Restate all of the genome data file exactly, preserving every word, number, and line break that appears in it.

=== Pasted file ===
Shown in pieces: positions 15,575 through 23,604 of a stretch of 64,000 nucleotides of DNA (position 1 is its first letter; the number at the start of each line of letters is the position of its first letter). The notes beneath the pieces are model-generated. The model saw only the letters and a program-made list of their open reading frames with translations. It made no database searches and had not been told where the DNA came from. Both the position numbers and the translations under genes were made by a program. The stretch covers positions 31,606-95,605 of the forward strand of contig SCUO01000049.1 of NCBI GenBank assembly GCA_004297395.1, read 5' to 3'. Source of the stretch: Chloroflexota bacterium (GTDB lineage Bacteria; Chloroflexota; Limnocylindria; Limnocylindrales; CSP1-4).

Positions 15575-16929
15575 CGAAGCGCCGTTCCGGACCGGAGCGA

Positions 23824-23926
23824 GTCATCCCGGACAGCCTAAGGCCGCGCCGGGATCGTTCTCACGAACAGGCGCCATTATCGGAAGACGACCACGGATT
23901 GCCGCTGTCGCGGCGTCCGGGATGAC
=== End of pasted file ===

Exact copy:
Shown in pieces: positions 15,575 through 23,604 of a stretch of 64,000 nucleotides of DNA (position 1 is its first letter; the number at the start of each line of letters is the position of its first letter). The notes beneath the pieces are model-generated. The model saw only the letters and a program-made list of their open reading frames with translations. It made no database searches and had not been told where the DNA came from. Both the position numbers and the translations under genes were made by a program. The stretch covers positions 31,606-95,605 of the forward strand of contig SCUO01000049.1 of NCBI GenBank assembly GCA_004297395.1, read 5' to 3'. Source of the stretch: Chloroflexota bacterium (GTDB lineage Bacteria; Chloroflexota; Limnocylindria; Limnocylindrales; CSP1-4).

Positions 15575-16929
15575 CGAAGCGCCGTTCCGGACCGGAGCGA

Positions 23824-23926
23824 GTCATCCCGGACAGCCTAAGGCCGCGCCGGGATCGTTCTCACGAACAGGCGCCATTATCGGAAGACGACCACGGATT
23901 GCCGCTGTCGCGGCGTCCGGGATGAC